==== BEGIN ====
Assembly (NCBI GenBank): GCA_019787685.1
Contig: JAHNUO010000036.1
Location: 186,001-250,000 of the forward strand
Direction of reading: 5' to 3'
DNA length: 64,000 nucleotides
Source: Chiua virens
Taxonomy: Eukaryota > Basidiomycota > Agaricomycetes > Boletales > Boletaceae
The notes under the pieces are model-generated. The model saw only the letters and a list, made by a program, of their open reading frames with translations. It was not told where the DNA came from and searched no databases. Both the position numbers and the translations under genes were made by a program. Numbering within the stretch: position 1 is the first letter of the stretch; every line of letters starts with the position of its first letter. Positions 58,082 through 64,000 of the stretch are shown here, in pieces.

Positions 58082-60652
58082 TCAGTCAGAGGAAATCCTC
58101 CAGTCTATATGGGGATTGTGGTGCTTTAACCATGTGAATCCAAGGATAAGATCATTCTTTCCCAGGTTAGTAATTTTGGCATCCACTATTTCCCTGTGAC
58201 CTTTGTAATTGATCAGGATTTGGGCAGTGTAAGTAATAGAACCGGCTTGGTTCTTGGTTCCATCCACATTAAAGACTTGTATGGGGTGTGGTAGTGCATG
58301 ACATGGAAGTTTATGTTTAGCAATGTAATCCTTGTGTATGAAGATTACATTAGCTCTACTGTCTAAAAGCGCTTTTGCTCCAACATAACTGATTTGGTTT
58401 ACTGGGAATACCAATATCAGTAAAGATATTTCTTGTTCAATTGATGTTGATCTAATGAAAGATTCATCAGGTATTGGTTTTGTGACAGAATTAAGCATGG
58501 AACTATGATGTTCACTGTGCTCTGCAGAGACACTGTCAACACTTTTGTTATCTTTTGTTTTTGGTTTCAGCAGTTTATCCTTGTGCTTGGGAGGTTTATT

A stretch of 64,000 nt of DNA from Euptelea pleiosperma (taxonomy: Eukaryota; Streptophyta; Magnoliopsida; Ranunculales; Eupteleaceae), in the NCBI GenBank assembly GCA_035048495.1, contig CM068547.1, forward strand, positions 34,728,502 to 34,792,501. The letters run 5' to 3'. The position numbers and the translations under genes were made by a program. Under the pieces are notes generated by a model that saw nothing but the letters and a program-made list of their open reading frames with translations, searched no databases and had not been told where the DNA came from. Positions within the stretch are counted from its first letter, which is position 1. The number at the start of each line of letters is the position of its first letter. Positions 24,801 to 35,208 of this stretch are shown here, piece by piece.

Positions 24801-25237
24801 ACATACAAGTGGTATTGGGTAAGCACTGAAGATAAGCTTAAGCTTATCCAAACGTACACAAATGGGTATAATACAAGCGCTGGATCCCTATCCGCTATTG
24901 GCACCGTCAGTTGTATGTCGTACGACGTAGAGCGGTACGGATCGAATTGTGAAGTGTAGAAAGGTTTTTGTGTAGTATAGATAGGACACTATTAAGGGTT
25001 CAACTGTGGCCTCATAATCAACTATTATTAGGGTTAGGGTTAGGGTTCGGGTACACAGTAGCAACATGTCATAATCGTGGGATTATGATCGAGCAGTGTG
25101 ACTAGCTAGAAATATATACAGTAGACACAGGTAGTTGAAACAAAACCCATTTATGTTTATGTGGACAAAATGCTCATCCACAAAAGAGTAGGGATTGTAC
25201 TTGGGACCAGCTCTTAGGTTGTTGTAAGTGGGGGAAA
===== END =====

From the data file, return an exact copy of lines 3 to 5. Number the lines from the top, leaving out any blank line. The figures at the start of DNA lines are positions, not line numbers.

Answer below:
Location: 186,001-250,000 of the forward strand
Direction of reading: 5' to 3'
DNA length: 64,000 nucleotides